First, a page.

Essay On Electrocardiography

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Electrocardiogram (ECG) is used to identify any irregular heart rhythms. It does this by detecting the electrical activity of the heart as line tracings on paper, for easier analysis (Price, 2012). As Stanfield (2014) reports the cardiac muscle contracts in response to electrical depolarisation of the muscle cells. This electrical activity, when amplified and recorded, is known as an ECG. According to Maron et al, (2014) an ECG test can help detect the cause of symptoms such as chest pains or heart palpitations. The test is also conducted if a patient has had any problems with the heart in the past, or has a family history of heart disease. According to Maron et al, (2014) the fundamental principle of ECG recording is when the wave of depolarisation travels toward a recording lead this results in a positive (upward) deflection. When it travels away from a recording lead this results in a negative (downward) deflection.
Stanfield, (2014) claims the ECG is measured by placing a series of electrodes on the patient’s skin. The patient is asked to lay down and several areas on arms, legs and chest will be cleaned and the electrodes will be attached (number of electrodes/patches may vary). The electrodes are connected by wires to a machine and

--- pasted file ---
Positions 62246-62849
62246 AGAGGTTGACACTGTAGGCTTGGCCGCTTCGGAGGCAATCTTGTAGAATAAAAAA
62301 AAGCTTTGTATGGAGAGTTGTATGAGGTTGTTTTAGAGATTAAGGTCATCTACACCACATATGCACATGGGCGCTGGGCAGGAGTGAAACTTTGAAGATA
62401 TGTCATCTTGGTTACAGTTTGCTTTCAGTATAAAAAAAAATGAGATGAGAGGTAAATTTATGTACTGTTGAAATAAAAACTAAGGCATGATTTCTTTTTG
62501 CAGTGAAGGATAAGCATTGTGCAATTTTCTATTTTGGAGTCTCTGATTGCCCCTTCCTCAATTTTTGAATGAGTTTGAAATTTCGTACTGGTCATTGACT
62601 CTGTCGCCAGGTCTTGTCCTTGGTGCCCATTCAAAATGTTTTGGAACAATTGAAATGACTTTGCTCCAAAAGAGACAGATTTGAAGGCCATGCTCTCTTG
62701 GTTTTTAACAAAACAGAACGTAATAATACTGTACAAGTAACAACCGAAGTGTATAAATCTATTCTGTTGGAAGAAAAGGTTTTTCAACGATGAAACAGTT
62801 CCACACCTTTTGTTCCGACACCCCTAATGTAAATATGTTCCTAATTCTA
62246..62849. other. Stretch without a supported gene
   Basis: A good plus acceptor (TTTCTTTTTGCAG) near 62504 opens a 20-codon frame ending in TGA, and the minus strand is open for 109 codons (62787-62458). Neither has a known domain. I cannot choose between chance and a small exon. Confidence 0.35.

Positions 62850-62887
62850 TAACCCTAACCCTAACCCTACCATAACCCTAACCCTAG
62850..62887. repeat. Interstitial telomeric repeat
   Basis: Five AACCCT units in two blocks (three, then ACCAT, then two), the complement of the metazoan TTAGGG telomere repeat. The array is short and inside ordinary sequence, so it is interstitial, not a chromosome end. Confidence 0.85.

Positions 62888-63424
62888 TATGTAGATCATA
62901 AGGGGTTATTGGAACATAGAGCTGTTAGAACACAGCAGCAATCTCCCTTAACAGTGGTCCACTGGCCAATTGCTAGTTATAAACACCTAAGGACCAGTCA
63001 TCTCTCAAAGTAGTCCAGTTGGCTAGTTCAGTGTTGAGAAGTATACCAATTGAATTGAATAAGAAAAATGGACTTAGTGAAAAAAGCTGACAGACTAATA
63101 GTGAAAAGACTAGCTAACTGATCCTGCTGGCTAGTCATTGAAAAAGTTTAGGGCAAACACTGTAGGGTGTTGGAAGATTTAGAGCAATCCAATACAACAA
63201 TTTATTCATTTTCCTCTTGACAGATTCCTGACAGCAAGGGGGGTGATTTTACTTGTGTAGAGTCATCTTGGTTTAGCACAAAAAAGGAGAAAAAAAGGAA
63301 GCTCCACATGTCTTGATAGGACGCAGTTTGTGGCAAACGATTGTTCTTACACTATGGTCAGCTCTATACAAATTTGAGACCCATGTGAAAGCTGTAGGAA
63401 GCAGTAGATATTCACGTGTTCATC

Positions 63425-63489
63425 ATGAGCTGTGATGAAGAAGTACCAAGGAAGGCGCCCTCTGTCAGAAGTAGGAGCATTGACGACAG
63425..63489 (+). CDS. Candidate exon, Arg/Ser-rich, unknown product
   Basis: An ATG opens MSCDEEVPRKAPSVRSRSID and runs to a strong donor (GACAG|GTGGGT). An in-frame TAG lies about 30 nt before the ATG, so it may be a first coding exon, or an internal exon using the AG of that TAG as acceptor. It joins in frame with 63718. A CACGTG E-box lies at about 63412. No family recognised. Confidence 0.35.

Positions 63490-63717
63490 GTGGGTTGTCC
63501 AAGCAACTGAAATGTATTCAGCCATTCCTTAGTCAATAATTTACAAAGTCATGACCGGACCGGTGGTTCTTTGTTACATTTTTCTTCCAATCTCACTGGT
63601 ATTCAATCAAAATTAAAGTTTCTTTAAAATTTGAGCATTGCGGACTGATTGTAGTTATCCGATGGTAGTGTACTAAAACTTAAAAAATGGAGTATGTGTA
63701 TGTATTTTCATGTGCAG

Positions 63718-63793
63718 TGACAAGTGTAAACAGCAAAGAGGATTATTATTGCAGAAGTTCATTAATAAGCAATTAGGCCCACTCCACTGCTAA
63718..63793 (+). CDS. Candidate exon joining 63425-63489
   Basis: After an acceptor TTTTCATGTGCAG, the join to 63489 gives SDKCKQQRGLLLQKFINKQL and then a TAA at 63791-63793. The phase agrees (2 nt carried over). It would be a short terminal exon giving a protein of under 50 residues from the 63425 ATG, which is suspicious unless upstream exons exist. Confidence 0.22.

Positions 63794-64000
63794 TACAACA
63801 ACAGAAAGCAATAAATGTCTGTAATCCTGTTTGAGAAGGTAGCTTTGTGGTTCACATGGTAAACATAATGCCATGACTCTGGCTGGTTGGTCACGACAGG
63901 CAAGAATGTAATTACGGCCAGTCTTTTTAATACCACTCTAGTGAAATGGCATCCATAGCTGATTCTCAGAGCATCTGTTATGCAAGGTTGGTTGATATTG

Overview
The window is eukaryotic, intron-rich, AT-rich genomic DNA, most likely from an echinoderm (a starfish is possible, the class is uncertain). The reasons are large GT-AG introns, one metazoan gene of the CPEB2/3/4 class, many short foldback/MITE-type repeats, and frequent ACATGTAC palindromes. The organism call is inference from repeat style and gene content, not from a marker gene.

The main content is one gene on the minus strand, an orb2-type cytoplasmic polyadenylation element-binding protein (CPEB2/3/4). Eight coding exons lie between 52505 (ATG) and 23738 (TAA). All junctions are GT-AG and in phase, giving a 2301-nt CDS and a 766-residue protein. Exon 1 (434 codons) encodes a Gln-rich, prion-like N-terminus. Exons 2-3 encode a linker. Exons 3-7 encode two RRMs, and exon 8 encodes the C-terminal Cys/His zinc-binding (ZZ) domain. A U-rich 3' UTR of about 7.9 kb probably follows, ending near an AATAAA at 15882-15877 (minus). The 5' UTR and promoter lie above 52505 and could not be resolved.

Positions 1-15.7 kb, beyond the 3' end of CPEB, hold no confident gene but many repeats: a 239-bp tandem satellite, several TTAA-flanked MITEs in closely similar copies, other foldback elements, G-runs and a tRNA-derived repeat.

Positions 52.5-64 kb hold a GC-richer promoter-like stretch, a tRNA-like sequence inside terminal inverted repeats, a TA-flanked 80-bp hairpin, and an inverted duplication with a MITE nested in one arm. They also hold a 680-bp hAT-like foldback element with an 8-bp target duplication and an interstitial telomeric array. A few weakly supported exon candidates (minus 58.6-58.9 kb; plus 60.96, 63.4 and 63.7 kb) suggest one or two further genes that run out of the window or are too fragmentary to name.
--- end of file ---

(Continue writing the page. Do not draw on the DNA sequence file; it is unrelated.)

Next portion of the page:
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It is done by a cuff placed around arm and pumped to restrict the blood flow. According to Stansfield, (2014) the pressure is gently released as the pulse is checked. The pulse beat after cuff released allows measurement to be taken, giving a blood pressure reading. The reading is measured in millimetres of mercury (mmHg) and is written as two numbers. The systolic pressure is recorded as the top number and diastolic bottom. For example if the reading is 120 when muscle contracts (systolic pressure) and 80 when muscle relaxes (diastolic pressure), the reading is 120/80mmHg (120 over

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